Yakun Liu is a 2014 alumna of the BA Marketing programme at International Business School Suzhou (IBSS) and a postgraduate student at Imperial College London. Now, she works at ByteDance, the parent company of TikTok.
Marketing for life
“I like to try many different things,” Liu says about choosing IBSS for her undergraduate degree. “For me, XJTLU provided a great range of things to choose from. Also, I’ve always been good at meeting new people, and at XJTLU it helped me make some great connections, which has helped me in my career.”
At the time, Liu selected BA Marketing as the most suitable programme for her. She believed marketing was not only a job she could do well, but could also become an integral part of her life. Whether looking for a job or a promotion, she tries to market herself and her personal brand to a wide network and increase her opportunities.
When starting out at university, Liu had a tough time, and her starting grades were lower than she’d hoped. However, her dedication and commitment paid off and her grades improved from around 60% to 80%.
Her teachers provided Liu with strong support during her studies at XJTLU, giving her the knowledge and confidence she needed to pursue multiple internships in different industries during her time at the university. These included internet companies, banks, a journalist role for Suzhou TV, as well as translation roles for Victoria’s Secret and China’s New Voice.
Each of these unique experiences broadened Liu’s perspective and eventually led to her starting her own clothing company.
Finding the right fit
One Cheongsam is a modified cheongsam clothing brand that Liu and five other students created during their undergraduate programmes seven years ago. The inspiration to start the brand came from seeing a comparison picture of Kate Middleton in a dress and a Chinese woman in a cheongsam. This picture sparked a number of ideas within her team, who agreed that despite the fact that the cheongsam is a flattering style of dress, it is generally limited to special occasions only.
With this issue in mind, One Cheongsam was born. Their idea was to combine the culture of East and the West in a range of cheongsam that would appeal to a younger market and allow women to wear them with Chinese confidence and charm.
At that time, the six founders from different universities worked together day and night across the eastern and western hemispheres, regardless of the time difference. Step by step, they learned to start their own business and solve the tough problems they encountered. The hard work eventually paid off, and they received positive feedback, and coverage in some mainstream media outlets, including Tencent, Sina and North American Students Daily. Later on, a local cheongsam company in Suzhou also extended an invitation to One Cheongsam to collaborate.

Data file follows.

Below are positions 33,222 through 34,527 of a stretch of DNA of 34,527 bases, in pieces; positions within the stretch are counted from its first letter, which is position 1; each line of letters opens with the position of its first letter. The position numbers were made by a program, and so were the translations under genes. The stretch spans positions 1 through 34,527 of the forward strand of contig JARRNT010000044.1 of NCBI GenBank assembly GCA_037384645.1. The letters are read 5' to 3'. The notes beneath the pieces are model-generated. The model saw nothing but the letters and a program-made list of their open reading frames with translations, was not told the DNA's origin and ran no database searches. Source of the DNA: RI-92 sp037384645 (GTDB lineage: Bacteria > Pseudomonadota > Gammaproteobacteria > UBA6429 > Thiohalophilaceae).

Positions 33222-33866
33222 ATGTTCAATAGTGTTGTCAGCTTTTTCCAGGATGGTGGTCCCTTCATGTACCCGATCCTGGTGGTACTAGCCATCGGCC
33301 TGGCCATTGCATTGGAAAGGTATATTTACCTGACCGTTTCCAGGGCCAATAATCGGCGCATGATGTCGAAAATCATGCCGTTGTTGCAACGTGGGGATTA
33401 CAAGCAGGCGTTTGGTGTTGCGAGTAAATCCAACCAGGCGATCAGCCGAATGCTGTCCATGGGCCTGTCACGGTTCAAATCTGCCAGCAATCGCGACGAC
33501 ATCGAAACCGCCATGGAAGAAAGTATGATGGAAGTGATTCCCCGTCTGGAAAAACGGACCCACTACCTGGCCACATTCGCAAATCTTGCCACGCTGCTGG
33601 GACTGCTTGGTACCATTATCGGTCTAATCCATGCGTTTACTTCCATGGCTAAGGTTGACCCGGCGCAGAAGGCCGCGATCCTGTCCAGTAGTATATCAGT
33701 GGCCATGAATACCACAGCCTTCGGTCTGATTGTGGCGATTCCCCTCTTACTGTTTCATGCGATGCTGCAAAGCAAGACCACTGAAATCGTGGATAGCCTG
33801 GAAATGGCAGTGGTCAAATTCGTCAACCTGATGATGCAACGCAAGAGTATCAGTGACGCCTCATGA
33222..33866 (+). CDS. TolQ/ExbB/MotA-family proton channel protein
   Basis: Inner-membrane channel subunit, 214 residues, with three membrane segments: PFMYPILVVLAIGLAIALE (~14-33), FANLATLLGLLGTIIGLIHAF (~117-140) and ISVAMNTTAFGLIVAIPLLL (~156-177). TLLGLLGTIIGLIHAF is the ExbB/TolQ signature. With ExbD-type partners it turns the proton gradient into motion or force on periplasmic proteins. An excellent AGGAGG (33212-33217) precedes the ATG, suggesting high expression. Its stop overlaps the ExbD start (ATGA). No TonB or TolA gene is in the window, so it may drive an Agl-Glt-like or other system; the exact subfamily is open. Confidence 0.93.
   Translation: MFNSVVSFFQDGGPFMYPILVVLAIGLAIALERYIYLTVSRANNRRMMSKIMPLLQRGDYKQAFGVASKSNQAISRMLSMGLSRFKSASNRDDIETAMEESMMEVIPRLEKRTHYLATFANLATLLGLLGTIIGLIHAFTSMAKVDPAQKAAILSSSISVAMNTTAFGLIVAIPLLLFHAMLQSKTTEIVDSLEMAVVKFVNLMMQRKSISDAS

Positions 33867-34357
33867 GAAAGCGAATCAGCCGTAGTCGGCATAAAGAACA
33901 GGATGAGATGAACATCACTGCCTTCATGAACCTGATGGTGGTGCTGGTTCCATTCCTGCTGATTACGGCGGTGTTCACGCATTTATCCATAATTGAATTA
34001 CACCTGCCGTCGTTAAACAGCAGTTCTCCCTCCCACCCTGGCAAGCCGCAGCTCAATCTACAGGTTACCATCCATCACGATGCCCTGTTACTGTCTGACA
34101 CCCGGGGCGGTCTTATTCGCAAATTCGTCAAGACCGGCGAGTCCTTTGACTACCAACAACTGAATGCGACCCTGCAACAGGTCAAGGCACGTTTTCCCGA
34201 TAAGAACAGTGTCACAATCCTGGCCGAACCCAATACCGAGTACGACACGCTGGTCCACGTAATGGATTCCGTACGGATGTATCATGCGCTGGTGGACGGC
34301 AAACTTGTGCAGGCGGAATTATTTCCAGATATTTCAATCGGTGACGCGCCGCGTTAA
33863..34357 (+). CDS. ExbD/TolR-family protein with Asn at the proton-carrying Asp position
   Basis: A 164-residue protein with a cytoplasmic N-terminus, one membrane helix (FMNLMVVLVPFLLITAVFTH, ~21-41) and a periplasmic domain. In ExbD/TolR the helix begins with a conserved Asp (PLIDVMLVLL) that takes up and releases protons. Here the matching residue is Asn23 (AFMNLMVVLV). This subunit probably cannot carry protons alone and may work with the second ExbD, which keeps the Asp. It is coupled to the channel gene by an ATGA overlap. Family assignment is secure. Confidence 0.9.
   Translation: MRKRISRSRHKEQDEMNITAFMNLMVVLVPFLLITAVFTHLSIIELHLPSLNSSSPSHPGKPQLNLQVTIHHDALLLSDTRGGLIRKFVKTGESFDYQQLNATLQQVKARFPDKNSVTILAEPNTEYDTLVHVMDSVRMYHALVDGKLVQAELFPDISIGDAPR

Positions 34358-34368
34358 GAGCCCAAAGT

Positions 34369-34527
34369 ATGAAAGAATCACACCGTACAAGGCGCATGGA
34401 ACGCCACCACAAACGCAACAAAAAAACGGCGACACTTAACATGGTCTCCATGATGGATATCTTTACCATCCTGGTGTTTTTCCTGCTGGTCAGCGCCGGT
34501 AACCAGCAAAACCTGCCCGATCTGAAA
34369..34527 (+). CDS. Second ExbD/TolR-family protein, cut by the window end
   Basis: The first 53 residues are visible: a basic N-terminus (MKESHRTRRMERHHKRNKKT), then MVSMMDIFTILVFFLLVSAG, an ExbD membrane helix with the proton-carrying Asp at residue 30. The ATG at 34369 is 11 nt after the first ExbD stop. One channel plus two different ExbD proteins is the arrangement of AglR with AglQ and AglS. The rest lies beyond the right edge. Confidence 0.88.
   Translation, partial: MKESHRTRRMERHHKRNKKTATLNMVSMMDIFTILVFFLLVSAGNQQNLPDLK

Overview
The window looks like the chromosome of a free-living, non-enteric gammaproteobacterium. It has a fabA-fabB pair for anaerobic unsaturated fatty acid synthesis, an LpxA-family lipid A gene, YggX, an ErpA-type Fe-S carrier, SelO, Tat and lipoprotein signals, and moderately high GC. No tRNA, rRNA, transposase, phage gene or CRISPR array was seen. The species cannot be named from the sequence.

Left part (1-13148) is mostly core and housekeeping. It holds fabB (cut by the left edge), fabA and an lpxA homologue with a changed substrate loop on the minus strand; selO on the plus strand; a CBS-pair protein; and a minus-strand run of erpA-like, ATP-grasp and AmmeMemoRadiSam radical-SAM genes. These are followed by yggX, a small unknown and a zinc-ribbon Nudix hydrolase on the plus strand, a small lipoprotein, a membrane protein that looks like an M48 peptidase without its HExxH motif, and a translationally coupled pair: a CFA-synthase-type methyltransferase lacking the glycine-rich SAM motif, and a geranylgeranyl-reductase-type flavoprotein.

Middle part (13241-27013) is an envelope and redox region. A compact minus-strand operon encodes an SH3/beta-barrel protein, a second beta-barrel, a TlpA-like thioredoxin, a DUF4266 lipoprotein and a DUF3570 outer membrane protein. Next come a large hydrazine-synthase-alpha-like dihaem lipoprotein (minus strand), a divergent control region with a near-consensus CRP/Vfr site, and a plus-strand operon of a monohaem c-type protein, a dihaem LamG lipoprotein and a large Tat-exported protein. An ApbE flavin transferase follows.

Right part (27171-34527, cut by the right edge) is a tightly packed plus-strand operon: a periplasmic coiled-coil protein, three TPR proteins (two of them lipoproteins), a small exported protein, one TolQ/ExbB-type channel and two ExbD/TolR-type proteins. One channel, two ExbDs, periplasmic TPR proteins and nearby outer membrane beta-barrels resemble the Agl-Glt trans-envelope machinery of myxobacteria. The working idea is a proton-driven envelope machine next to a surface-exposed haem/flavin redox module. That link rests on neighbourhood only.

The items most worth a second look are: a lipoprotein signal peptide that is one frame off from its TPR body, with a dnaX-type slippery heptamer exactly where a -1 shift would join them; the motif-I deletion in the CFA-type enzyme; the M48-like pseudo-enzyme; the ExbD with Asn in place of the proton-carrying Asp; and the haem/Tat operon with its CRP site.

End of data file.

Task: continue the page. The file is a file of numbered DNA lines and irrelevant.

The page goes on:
“We decided to close the company because we were getting too busy with our work and studies. But the experience was invaluable to me and inspired me to continue experimenting with entrepreneurship and innovation when I was a graduate student,” Liu says.
Step out of comfort zone
Overcoming challenges at XJTLU made Liu more confident, both in furthering her postgraduate studies at Imperial College London and in embarking on a formal career path.
“Having experienced the international learning environment at XJTLU, I wasn't under much pressure to study at Imperial College London and it felt like I was in my fifth year of university,” she says.
During her postgraduate studies, whether it was writing her dissertation or giving lectures in class, the learning experience provided by XJTLU helped Liu to complete her coursework with ease.
Remembering the lessons she gained from XJTLU’s learning environment, which encourages students to experiment on their own, she collaborated with her classmates on a start-up project and designed a product that eventually won her a prize from Imperial College London.
After graduation, Liu joined an international company in China, and was “accidentally” given the role of project manager within the marketing department. For her, the job was a coincidence, but she believed in “seizing opportunities when they come” and did not feel that she would be unable to take on such a key role right after graduation. Despite being the youngest member of the team, her boldness and straightforward communication method led to success in the role.
Later on, Liu decided to pursue work in a different industry. In her opinion, people are now increasingly dependent on a wide range of mobile apps and the self-publishing industry is booming. The pandemic also brought significant change to people’s lives with the development of more online offices and classes.
On this, she says: “Going online is an inevitable trend and will definitely increase in the future.”
After deliberation on this trend, Liu joined ByteDance and is now responsible for AI project management for the overseas business platforms TikTok and CapCut. Her team of algorithm engineers build AI models to help the app automatically generate subtitles or use AI to help with translation.
“My colleagues around me are very good at what they do. By learning a lot at work at the same time, I can improve my own abilities alongside my colleagues,” Liu says.
From the launch of her business during her third year, to choosing an entrepreneurship-related major in graduate school, and to the accumulation of experience after work to lay the foundation for her future business, Liu believes that she continues to make the most of her opportunities.
By Peixin Yang
Edited by Alex Mackrell, Xinmin Han and Patricia Pieterse
Photo courtesy of Yakun Liu